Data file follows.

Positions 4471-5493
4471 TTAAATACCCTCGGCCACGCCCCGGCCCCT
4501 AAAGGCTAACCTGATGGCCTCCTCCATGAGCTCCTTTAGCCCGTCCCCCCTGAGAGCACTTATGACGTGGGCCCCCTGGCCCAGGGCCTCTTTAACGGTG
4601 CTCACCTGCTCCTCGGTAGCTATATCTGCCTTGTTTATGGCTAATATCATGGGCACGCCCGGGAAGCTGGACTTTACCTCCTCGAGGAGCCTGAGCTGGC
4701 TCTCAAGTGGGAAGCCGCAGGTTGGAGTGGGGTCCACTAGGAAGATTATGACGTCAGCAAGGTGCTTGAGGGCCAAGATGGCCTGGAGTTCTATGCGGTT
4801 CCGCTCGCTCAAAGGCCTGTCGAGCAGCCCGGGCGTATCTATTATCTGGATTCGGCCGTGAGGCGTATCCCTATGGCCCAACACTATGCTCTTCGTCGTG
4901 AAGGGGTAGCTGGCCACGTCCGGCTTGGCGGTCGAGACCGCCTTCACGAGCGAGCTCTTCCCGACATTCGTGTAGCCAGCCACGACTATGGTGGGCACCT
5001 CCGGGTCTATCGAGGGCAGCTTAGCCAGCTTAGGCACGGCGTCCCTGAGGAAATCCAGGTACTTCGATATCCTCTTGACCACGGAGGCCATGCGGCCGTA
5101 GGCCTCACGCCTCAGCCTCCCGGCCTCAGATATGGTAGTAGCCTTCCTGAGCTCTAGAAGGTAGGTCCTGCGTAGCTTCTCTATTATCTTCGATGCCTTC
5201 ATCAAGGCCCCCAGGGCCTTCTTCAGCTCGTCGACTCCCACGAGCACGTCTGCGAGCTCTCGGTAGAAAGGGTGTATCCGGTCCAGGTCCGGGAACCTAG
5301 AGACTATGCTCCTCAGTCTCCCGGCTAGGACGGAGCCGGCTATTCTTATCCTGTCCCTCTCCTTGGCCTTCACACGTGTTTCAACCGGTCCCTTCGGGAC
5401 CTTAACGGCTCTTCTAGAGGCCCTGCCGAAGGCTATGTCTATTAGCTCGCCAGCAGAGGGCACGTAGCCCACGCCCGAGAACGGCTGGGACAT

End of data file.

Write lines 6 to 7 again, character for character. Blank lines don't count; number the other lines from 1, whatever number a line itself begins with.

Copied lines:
4801 CCGCTCGCTCAAAGGCCTGTCGAGCAGCCCGGGCGTATCTATTATCTGGATTCGGCCGTGAGGCGTATCCCTATGGCCCAACACTATGCTCTTCGTCGTG
4901 AAGGGGTAGCTGGCCACGTCCGGCTTGGCGGTCGAGACCGCCTTCACGAGCGAGCTCTTCCCGACATTCGTGTAGCCAGCCACGACTATGGTGGGCACCT